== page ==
The opinion of the court was delivered by: KNAPP
Defendants, officers and directors of E.F. Hutton move, pursuant to Fed. R. Civ. P. Rule 23.1, to dismiss the amended consolidated derivative complaint in Strougo for failure to make a demand on the Board of Directors and to dismiss the complaint in Johnson for insufficiency of the demand. Plaintiffs argue that the demand requirement in both cases should be excused because making such a demand would have been futile. In the alternative they argue that the Johnson demand was sufficient. For the reasons that follow, the motion is granted and the complaints are dismissed without prejudice to re-pleading under specified conditions.
On May 2, 1985, in the United States District Court for the Middle District of Pennsylvania, E.F. Hutton pled guilty to all counts of an Information charging 2,000 incidents of mail and wire fraud in violation of 18 U.S.C. §§ 1341 and 1343 (1982). On the same day Hutton consented, in a parallel civil action under 18 U.S.C. § 1345 (1982), to a civil injunction barring it from engaging in the practices which had given rise to its plea of guilty. Hutton paid a $2 million fine and established a $8,750,000 fund to pay for related costs, including the $750,000 the government had spent on its investigation of Hutton, and to secure its agreement to pay restitution to any banks that had been damaged by the illegal acts.
The practice in question was Hutton's policy of excessive overdrafting from banks at which Hutton maintained accounts during the period between July 1, 1980 and February 28, 1982. In the course of the high volume of transactions made during a given day, Hutton would withdraw more money from these banks than it had on deposit, thereby gaining the interest-free use of that money.
The first of the derivative actions was filed four days after the plea of guilty had been entered. Others followed, all of which were, on September 24, 1985, transferred to this Court for pre-trial purposes by an order of the Judicial Panel on Multidistrict Litigation. On October 29, 1985 all the derivative plaintiffs except Johnson joined in the filing of an amended consolidated derivative complaint ("the consolidated complaint"), which is the object of the instant motion to dismiss for failure to make a demand. The motion to dismiss the Johnson complaint is based on the claimed insufficiency of the demand made.
The consolidated complaint asserts claims on behalf of Hutton against 34 individual defendants, 22 of whom are or were directors of Hutton. As against all defendants it alleges a cause of action under the Racketeer Influenced and Corrupt Organizations Act ("RICO"), 18 U.S.C. § 1961 et seq. (1983), and a state law claim alleging breach of fiduciary duty; and as against the director defendants only, it alleges a further state law claim for breach of fiduciary duty .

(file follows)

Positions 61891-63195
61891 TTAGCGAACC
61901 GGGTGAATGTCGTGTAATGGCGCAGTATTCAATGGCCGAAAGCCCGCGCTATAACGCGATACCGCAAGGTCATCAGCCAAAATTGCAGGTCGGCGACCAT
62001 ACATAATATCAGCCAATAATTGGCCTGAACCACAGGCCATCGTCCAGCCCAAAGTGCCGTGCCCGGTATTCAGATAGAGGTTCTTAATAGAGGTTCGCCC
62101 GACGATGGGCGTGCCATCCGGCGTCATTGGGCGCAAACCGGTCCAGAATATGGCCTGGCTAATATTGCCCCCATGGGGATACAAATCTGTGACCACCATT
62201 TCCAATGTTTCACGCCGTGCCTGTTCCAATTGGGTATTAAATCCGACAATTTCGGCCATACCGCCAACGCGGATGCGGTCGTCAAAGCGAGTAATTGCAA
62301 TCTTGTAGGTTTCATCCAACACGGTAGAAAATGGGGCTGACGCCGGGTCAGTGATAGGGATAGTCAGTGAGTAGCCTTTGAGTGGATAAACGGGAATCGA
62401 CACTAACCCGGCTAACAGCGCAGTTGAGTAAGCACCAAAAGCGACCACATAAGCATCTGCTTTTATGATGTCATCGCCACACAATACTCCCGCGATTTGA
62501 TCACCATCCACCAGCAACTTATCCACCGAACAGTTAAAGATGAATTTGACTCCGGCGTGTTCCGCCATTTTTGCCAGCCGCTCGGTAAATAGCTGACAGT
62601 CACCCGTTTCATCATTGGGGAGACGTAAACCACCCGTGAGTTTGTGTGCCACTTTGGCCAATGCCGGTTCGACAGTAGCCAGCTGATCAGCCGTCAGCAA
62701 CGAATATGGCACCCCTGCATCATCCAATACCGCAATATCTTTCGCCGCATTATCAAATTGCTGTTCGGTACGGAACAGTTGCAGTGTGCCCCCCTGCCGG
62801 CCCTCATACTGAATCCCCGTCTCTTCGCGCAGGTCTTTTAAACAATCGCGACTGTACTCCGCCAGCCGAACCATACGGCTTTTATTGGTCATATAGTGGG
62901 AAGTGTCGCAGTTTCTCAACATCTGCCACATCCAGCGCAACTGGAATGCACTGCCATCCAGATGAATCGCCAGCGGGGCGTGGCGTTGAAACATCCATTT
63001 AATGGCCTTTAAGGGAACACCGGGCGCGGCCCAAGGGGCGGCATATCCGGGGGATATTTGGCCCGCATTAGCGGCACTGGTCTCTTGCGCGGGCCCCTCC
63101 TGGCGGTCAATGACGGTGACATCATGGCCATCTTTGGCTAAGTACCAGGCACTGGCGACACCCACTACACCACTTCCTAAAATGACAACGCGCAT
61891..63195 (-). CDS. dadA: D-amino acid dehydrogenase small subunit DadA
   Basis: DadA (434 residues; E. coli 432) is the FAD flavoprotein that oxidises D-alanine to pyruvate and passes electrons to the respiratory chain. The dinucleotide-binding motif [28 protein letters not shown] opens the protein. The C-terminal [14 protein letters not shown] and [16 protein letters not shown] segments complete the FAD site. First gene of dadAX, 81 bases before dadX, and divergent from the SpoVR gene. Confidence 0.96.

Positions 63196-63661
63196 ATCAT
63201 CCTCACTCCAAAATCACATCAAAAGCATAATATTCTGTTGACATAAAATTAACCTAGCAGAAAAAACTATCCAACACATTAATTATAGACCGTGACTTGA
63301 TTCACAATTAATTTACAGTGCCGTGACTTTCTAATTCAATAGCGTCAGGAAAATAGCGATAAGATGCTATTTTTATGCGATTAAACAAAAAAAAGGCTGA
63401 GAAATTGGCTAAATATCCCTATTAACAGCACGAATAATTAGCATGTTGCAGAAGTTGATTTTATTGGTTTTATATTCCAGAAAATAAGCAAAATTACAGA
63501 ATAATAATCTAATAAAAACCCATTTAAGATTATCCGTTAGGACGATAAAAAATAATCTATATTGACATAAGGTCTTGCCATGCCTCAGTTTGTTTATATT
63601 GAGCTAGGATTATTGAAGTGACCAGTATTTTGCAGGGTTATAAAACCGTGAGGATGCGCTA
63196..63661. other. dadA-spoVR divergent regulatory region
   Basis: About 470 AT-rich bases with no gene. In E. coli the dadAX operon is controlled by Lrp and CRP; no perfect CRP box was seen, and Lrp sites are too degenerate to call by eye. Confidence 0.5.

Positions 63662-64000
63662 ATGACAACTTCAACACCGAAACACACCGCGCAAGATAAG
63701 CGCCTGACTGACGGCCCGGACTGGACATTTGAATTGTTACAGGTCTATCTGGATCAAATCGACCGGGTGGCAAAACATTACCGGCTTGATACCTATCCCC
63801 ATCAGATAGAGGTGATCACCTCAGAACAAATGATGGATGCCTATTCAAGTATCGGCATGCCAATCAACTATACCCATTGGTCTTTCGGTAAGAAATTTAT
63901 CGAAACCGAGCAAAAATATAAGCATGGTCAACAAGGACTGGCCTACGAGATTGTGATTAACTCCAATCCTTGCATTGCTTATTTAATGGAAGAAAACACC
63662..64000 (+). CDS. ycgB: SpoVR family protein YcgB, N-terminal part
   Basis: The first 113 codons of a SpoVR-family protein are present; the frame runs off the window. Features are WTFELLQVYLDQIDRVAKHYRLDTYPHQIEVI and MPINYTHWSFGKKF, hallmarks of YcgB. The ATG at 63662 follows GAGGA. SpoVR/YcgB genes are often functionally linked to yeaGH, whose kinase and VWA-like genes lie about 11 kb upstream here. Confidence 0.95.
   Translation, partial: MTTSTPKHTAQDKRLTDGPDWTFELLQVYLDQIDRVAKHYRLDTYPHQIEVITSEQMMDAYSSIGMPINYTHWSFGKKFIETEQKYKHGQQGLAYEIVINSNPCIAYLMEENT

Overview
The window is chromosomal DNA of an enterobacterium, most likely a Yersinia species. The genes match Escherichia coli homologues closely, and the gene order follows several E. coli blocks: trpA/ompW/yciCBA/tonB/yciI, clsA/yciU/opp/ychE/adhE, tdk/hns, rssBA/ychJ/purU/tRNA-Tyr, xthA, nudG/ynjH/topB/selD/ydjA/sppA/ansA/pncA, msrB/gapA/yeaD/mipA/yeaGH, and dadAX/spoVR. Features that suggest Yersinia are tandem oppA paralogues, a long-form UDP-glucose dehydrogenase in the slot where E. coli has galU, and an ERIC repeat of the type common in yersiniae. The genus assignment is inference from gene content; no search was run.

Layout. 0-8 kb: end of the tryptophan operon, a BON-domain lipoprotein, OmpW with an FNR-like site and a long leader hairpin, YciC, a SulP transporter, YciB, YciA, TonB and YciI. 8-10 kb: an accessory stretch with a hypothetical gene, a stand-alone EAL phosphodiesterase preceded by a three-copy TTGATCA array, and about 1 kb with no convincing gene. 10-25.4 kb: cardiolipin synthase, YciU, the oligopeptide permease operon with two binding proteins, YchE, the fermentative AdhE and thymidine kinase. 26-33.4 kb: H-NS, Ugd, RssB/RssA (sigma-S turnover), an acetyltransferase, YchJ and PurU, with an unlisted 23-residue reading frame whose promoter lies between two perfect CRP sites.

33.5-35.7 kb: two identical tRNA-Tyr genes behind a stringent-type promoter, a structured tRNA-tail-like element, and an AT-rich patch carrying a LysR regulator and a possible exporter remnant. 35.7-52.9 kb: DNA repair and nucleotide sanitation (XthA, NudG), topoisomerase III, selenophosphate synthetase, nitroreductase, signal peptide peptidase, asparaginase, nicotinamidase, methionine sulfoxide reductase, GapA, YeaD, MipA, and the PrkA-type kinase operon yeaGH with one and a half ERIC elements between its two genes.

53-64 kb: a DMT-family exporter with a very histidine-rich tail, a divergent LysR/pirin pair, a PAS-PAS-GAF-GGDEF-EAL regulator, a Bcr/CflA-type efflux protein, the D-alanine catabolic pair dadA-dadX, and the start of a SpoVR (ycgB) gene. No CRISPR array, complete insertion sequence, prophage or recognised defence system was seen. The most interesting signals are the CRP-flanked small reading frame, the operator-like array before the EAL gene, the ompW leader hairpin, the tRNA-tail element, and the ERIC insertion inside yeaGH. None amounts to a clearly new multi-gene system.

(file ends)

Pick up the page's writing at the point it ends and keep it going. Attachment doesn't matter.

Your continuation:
Hutton currently has a 23 person Board of Directors, comprised of 18 inside and five outside directors. On May 28, 1986 its shareholders will have the opportunity to vote on a proposition to change the composition of the Board so that it will consist of nine directors, six of whom will be outside and three inside directors.
The consolidated complaint does not allege that any. demand to sue had been made on the board of directors, but paragraph 25 thereof alleges the following with recard to the futility of making a demand:
(a) All members of Hutton's Board of Directors knew or should have known of the existence of the overdrafting scheme due to their receipt of monthly summaries of operation which reflected profits too high to have been legitimate.
(b) Defendant directors Rae, Lynch, and "others" at E.F. Hutton had a meeting with Hutton's outside auditors, Arthur Andersen & Co. ("Andersen"). At such meeting Andersen expressed reservations about the legality of Hutton's overdrafting policies, thereby putting these directors on notice that there might be wrongdoing under foot. On two occasions Rae refused to provide a written opinion that such practices did not present any potential legal problems.
(c) All inside directors benefited from the wrongdoing in the form of large bonuses which were tied to the overall profitability of Hutton. Defendant Director Fomon has stated that he will not return any portion of the bonuses he has received.
(d) The illegal overdrafting was a policy at Hutton. Defendant directors Fomon, Latshaw, Lynch, Witt, Doree, Epstein and Rae
each received or generated ...